It's 2023 and certificate validation is still hard (Bounty incoming :D)

Saturday, October 14th 2023  — 

Just recently I watched this DEFCON talk by Aapo Oksman:

YouTube: DEF CON 31 - certmitm: automatic exploitation of TLS certificate validation vulnerabilities - Aapo Oksman

In his talk he describes on a couple of examples that validating TLS certificates improperly is still a big thing even in 2023. He started his journey in 2020 and found more than 80 vulnerabilities on Android, iOS, Windows, Mac, game consoles, IoT, etc ... according to his presentation. Within the 10+ assigned CVEs are some bangers. For example CVE-2021-31980 describes a RCE in Microsoft Intunes. A system used to manage devices in environments of all sizes allowed him to execute code on that managed endpoints as SYSTEM. So only by a proper network position he was able to take over everything that went through the man in the middle position, just crazy.

During the time I watched his presentation, I remembered myself of many times I was analyzing a fat client or mobile app and tried all the different test cases to analyze the TLS implementation. Checking the certificate pining, testing for arbitrary trusted CAs, testing against self-signed ones. Shortly, all the steps you could easily achieve by using any of the well-known proxy apps like burpsuite, owasp zap, mitmproxy, caido (go on and support them) and so on. 

However, testing for stuff like cloning the complete certificate chain from a custom, untrusted CA, have been tasks that sometimes fell off the test scope.

Luckily, Aapo exactly built a tool that can achieve this task and much more. Briefly, he built another man in the middle proxy that will automatically intercept all TLS connections and replace the real certificate by one created by a number of test cases. For a complete overview, I recommend watching his talk.

I tested certmitm locally and it's exactly what I was looking for since years :-)


So, I am planning to use it for all upcoming TLS tests. And, if you are still reading (thank you) I will give you the chance to also use my environment.

I created an environment just for this task. As entry point I choose a good old OpenVPN connection. Just download one of the profiles (3 public profiles for 3 simultaneous VPN connections are available) from the certmitm storage location and import it into your OpenVPN compatible client on your device. Afterwards, every connection to the well-known TLS enabled ports are intercepted and put under test for the test cases provided by certmitm.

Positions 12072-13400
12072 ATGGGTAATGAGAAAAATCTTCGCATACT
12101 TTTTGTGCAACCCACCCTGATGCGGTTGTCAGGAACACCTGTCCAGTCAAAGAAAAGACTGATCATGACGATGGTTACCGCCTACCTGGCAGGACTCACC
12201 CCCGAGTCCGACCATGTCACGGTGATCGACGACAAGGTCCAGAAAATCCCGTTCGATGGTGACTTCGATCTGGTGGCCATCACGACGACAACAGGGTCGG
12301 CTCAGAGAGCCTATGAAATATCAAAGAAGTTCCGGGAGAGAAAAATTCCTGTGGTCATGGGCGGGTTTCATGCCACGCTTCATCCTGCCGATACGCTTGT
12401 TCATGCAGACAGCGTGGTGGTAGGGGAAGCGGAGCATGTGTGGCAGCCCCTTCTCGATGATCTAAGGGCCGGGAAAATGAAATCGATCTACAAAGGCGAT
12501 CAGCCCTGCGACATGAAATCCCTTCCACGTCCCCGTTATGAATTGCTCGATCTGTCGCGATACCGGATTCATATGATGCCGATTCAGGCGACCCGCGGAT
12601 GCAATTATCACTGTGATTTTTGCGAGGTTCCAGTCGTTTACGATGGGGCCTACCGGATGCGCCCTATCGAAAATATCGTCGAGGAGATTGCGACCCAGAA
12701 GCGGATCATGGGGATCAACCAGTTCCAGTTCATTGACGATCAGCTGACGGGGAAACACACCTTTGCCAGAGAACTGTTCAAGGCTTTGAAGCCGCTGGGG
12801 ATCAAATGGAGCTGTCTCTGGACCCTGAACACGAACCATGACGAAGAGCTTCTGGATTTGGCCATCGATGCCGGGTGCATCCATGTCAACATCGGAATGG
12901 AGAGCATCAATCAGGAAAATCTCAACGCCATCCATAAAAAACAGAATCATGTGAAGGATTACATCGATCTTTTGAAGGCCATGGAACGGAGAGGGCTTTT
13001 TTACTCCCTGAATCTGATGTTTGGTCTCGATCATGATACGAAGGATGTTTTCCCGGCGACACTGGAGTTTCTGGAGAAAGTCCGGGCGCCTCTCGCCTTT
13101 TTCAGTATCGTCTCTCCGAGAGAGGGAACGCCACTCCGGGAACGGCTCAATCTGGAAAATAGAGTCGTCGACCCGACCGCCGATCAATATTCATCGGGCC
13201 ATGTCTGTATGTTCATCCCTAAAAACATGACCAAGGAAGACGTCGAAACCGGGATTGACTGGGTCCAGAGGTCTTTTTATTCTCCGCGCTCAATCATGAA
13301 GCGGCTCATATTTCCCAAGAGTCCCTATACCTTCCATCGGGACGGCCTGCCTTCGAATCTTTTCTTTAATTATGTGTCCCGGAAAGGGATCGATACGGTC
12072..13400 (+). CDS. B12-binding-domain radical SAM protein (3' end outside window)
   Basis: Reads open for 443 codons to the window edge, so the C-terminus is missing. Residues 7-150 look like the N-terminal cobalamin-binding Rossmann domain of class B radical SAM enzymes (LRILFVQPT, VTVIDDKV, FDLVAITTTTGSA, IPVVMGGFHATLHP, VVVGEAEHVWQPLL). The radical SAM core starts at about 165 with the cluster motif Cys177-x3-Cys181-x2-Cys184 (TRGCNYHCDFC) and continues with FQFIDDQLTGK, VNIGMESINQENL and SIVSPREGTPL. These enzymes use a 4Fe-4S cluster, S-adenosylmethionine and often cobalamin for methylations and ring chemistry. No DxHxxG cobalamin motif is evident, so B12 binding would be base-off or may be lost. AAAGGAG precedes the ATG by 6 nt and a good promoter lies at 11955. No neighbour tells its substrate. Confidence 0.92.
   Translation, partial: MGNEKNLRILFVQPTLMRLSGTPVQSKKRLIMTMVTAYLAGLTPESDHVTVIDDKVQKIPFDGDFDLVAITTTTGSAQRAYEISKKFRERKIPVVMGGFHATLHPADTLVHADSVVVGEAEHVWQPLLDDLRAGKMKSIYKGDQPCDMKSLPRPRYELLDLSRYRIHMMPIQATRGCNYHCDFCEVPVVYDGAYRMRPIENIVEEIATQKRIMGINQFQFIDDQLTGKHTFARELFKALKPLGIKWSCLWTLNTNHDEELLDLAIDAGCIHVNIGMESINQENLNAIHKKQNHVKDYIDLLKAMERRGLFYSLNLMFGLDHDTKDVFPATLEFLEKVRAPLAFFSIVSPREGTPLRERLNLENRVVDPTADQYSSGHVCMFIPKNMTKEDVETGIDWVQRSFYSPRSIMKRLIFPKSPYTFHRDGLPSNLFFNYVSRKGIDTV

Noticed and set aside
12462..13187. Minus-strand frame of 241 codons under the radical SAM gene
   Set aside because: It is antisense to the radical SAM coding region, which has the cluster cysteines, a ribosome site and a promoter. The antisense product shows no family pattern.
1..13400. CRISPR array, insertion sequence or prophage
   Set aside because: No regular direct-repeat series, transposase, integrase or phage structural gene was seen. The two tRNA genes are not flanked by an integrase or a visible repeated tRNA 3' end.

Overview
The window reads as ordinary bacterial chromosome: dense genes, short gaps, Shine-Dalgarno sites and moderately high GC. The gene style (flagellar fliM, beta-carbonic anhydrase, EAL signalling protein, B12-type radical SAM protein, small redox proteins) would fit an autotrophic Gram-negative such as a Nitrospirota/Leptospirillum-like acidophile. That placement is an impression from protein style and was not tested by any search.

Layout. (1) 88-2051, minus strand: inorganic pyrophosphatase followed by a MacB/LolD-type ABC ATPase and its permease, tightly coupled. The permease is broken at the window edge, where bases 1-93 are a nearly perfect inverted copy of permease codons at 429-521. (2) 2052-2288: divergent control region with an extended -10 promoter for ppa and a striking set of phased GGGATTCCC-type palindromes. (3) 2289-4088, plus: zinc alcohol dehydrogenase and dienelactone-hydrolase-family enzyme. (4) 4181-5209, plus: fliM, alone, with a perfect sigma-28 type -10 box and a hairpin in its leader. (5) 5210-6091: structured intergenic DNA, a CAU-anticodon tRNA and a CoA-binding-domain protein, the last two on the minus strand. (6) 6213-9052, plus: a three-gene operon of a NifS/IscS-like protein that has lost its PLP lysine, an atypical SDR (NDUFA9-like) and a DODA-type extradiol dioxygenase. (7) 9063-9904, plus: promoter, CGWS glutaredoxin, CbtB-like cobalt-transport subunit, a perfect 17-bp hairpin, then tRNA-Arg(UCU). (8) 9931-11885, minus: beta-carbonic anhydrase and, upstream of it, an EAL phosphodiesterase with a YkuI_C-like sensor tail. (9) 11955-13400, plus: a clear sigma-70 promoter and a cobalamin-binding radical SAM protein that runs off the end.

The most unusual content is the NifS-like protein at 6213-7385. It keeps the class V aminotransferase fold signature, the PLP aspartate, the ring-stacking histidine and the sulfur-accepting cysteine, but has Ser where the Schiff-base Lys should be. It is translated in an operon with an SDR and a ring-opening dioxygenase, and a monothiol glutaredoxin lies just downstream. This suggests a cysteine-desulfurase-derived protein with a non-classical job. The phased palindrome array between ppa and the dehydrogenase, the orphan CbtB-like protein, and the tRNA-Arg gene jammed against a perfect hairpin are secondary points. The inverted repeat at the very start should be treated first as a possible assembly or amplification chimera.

So, normally all your mobile apps or fat clients should stop working right now because all TLS connections are going to be intercepted with rogue TLS certificates, right? But now the fun just begins. As of writing this post, I was starting the OpenVPN connection on my daily phone and opened some apps in an arbitrary order. First, I saw exactly what I expected. Endless TLS handshake and connection errors.

What you see here is the stdout log output form certmitm. It's publicly exposed on a https web service to easily monitor the testing activities. Once in while you will see log output printed in red, that's when a test case was successful to establish a TLS connection and intercept what's inside.

Interesting, a call to /api/accessToken has been successfully intercepted, what could possibly go wrong here :-D I quickly realized, the app I just opened, was part of one of our #karfejaeger BugBounty Live-Events and therefore has a program available, where I can try to report it to. TLDR; The issues discovered by certmitm are real, but getting the issues addressed and understood by the triagers might not be always easy, as Aapo also describes in his talk.

I had a funny moment, when I checked which service is affected here:

I was so delighted ;-D

After the testing you are able to fetch all your successful intercepted connections at the certmitm storage location. There is a sub directory for one of the three profiles.

certmitm storage location:
certmitm live view:

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